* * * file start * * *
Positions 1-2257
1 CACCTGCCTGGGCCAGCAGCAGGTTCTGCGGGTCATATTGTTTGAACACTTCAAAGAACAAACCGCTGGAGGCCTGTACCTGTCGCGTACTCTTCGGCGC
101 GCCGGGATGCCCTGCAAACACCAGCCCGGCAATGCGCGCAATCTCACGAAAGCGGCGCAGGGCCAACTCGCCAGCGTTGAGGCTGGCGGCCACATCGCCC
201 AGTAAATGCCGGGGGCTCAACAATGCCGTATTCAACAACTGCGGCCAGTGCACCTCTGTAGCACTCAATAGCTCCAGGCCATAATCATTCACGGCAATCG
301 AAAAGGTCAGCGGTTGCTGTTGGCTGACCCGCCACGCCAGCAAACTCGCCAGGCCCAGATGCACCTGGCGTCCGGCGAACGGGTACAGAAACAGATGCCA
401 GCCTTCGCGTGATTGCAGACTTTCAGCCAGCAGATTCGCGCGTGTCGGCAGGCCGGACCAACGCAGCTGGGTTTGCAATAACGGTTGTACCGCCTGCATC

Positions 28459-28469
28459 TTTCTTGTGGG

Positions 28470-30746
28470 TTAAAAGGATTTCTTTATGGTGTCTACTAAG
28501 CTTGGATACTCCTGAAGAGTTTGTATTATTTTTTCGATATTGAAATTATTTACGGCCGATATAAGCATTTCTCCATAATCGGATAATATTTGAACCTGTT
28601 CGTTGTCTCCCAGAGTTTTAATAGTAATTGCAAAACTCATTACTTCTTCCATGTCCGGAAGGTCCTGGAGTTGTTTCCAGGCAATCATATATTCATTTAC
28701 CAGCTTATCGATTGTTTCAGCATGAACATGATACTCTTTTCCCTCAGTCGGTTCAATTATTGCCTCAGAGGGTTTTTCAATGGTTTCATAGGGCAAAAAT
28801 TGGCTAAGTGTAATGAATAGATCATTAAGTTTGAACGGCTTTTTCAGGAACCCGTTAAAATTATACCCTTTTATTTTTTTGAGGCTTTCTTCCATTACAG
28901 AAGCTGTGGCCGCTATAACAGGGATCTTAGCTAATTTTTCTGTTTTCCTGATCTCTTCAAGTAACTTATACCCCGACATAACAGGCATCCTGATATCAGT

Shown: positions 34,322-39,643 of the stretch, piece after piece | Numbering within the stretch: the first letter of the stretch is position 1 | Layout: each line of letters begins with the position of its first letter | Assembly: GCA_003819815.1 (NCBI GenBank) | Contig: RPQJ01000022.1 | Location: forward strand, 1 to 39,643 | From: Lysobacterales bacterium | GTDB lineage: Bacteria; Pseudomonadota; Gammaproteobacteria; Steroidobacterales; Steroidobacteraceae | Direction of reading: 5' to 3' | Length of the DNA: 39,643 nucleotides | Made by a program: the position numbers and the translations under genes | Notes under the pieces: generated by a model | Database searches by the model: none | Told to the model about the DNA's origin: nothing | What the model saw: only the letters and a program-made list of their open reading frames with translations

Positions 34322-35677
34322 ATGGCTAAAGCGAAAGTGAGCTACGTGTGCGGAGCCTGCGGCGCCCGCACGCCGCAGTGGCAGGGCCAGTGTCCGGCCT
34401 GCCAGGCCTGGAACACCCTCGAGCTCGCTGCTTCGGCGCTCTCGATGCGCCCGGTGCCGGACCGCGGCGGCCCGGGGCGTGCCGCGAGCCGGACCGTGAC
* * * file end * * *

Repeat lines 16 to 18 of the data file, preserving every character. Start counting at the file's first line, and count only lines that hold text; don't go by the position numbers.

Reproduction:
Shown: positions 34,322-39,643 of the stretch, piece after piece | Numbering within the stretch: the first letter of the stretch is position 1 | Layout: each line of letters begins with the position of its first letter | Assembly: GCA_003819815.1 (NCBI GenBank) | Contig: RPQJ01000022.1 | Location: forward strand, 1 to 39,643 | From: Lysobacterales bacterium | GTDB lineage: Bacteria; Pseudomonadota; Gammaproteobacteria; Steroidobacterales; Steroidobacteraceae | Direction of reading: 5' to 3' | Length of the DNA: 39,643 nucleotides | Made by a program: the position numbers and the translations under genes | Notes under the pieces: generated by a model | Database searches by the model: none | Told to the model about the DNA's origin: nothing | What the model saw: only the letters and a program-made list of their open reading frames with translations

Positions 34322-35677
34322 ATGGCTAAAGCGAAAGTGAGCTACGTGTGCGGAGCCTGCGGCGCCCGCACGCCGCAGTGGCAGGGCCAGTGTCCGGCCT